“He should have grabbed the girl who doted on him, burned the nostalgia pics, and then told the ditz he had better things to do than rehash old news.”

Why? It is observably true that she (the redhead) is not hot enough, at least that’s what they tell me on the manosphere. I suppose he could have tapped that ass, then made excuses as to why they could not be together. The ol’ “pump and dump”. Works like a charm.

    “It’s got it all, all the blue-pill lies…”

    “Game” only works for those men who have the predisposition, aka a natural inclination, to use their charm and wit to convince women to date them, fuck them, and perhaps marry them, with the fail-safe of weaseling their way out of a long-term commitment should men find this option desirable. We are talking about the upper crust of men—good looking, suave, sophisticated–which is NOT reflective of the overall population of men, who employ game successfully on a consistent basis. The exception, of course, are those men who are have money and only a modicum of looks. They can pull 8’s, 9’s, and 10’s primarily because they have the Benjamins. Although I suppose it is advisable that self-made men refrain from marrying these women, lest they lose their fortune in a messy divorce.

    What game actually reveals is that “high value men”** create specialized programs or lifestyle advice aimed at men with “lower social value”**. Boot camps or “in the field experiences” may temporarily increase the student’s confidence around women, but invariably the learning curve dips and he is inevitably back to square one. Sure, he may pull the lucky chick who is a 6 or 7 out of his hat, but those high value women that he craves are still not on their sexual radar. Why? Because of the guy’s evolutionary defaults.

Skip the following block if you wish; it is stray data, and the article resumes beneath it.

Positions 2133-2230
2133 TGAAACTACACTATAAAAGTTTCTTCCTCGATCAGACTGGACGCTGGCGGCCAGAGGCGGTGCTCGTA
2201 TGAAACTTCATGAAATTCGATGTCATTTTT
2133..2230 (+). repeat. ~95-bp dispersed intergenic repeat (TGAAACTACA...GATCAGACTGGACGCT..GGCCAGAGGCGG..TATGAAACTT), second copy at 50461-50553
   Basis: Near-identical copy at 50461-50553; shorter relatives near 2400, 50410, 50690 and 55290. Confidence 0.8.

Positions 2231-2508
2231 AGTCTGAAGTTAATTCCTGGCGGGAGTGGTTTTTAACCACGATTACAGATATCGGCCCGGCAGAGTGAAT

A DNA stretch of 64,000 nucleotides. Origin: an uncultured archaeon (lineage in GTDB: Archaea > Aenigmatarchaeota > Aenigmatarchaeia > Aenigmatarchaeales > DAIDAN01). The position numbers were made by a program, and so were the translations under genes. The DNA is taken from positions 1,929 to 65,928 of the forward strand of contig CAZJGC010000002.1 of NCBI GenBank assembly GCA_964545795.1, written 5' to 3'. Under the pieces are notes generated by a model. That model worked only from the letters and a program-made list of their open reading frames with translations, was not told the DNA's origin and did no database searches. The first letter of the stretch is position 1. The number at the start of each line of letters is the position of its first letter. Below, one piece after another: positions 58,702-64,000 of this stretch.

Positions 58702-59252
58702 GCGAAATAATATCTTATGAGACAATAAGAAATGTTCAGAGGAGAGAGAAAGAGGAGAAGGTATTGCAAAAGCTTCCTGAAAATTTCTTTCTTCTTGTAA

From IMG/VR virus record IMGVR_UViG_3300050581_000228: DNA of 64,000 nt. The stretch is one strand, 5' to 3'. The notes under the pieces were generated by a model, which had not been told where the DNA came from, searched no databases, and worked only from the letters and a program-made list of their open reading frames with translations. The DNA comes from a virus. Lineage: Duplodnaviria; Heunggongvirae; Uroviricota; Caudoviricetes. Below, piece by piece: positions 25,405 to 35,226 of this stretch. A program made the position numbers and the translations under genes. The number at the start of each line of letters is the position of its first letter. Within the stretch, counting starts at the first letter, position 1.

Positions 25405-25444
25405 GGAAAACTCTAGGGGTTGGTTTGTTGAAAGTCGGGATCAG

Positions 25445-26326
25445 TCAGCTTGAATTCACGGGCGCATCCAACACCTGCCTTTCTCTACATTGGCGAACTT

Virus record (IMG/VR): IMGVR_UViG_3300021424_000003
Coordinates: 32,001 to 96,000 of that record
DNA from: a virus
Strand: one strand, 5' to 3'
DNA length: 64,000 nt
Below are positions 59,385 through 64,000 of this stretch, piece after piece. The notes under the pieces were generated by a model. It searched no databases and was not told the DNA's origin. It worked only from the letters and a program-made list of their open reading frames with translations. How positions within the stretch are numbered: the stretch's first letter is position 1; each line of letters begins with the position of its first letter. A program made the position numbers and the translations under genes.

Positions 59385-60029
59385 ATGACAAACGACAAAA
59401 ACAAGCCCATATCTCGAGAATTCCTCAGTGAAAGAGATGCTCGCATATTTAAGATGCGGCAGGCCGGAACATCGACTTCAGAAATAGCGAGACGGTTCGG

**subjectively defined, of course

  5. It was definitely a goofy movie – with Godzilla as a giant iguana, but fun for its NYC locale. The Madison Square Garden kaboom and the Brooklyn Bridge scene were worth the price of admission.

  6. It is interesting how discovering the RP can totally change your view on certain movies. A few days ago I watched “Groundhog Day” again, as per the season. I used to love that movie, but this time it struck me how incredibly Blue Pill it is.

    Just wondering whether there are movies that others used to really like before the RP and now look on with a totally different light?

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  8. I’m very late to the party, but there is one other way in which Emmerich’s Godzilla (1998) works as a red pill metaphor. I wrote the following when gearing up for the 2014 reboot.